Exploring privatisation as a panacea to the creation of value in South Africa's passenger rail service

Thesis / Dissertation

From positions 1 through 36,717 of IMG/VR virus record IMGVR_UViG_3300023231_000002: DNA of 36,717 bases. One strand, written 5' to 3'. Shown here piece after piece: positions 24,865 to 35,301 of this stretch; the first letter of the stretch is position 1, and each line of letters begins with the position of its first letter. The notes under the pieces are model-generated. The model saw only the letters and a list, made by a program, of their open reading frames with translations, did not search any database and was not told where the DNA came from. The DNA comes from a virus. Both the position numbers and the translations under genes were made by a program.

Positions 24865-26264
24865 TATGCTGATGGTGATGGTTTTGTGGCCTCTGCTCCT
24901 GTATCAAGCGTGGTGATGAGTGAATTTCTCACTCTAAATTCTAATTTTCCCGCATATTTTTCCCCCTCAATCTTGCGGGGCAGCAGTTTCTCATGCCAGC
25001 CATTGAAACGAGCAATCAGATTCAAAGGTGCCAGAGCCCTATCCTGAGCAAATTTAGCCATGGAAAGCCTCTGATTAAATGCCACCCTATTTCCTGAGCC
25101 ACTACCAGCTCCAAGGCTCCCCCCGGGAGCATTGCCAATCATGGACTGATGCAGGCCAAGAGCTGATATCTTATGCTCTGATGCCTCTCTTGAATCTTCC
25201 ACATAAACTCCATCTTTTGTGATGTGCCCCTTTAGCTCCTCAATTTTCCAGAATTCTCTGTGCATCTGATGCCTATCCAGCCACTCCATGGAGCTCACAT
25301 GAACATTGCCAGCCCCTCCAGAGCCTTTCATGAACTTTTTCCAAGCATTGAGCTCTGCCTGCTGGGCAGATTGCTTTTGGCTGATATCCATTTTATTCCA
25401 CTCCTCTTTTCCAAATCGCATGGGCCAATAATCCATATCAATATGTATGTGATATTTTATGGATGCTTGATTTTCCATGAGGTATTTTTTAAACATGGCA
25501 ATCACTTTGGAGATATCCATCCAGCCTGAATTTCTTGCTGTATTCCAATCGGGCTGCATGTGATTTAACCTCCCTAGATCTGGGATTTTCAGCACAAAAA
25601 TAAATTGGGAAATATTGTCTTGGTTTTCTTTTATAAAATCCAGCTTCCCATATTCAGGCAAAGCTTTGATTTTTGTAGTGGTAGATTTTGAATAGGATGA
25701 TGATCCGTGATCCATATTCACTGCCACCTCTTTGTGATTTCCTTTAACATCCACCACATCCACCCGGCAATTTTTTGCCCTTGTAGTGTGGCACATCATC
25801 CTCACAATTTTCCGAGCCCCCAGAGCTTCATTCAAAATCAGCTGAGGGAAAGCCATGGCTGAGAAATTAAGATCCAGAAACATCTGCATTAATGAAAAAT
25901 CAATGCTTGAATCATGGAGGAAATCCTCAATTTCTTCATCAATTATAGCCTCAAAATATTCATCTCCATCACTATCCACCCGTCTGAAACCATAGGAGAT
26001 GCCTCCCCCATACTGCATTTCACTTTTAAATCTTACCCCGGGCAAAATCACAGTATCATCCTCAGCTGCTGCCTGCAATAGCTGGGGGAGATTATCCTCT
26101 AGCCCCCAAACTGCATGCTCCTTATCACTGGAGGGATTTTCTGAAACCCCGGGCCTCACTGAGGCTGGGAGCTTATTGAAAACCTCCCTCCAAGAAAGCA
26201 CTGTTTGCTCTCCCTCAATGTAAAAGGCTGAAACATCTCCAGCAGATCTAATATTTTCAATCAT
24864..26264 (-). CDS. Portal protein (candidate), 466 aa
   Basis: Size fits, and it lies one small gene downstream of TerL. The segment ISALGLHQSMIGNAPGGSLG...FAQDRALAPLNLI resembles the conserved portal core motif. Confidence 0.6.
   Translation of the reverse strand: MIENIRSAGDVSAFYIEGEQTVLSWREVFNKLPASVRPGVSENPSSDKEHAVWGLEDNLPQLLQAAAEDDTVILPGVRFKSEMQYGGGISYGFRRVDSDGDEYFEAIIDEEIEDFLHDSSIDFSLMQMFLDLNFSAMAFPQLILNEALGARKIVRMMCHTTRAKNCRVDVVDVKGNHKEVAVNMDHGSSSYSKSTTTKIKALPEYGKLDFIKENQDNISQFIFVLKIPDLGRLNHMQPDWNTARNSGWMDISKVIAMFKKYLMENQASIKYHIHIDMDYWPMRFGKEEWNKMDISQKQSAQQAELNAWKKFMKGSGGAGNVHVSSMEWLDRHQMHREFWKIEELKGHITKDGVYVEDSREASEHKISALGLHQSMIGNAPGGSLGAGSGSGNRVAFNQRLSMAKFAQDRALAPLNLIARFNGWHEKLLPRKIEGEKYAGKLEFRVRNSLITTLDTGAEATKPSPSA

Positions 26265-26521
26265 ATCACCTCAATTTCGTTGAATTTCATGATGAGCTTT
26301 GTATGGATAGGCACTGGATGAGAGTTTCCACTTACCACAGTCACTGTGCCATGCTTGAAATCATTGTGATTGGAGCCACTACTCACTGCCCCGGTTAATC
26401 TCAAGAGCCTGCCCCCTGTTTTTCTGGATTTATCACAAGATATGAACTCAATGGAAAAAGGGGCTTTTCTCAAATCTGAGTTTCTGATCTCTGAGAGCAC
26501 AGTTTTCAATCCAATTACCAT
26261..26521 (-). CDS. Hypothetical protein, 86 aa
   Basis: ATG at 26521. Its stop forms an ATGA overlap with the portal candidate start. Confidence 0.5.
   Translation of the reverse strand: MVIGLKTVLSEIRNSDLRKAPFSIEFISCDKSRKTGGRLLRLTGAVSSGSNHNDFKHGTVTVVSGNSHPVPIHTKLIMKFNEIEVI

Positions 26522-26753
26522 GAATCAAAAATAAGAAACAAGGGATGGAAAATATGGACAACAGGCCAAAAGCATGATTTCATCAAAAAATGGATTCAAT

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Passenger rail in South Africa is deemed to be problematic because of its poor service quality, with various sources (e.g. National Household Travel Surveys 2003, 2013 and 2020) pointing to the service getting progressively worse with the passage of time. To reform passenger rail and change its fate, many governments around the world, beginning in the 1980s, implemented different forms of privatisation, mainly partnerships between governments and private companies. This became the face of passenger rail, and it is what some stakeholders are advocating for in South Africa. This dissertation, therefore, used four case studies – namely, the United Kingdom, Argentina, Kenya and South Africa (Gautrain) - as well as in-depth interviews with 9 experts and 2 rail users, to explore whether privatisation is a panacea to an ailing railway, and the value it can bring. Assessment of privatisation in the literature, case studies and expert interviews was done using analysis and comparison across a number of indicators, which have been found to influence the outcomes of privatisation. The findings from the three data sources mostly supported each other, in addition to some very interesting insights uncovered from the interviews. Based on the findings, the dissertation concluded that passenger rail privatisation was not a panacea to improve its poor service quality. However, given the appropriate conditions and processes derived from the matrices used, rail privatisation can result in benefits for the rail user in South Africa. These findings and the recommendations made in the final chapter contribute to the debates and thinking behind passenger rail privatisation in South Africa, and thus help to chart a way forward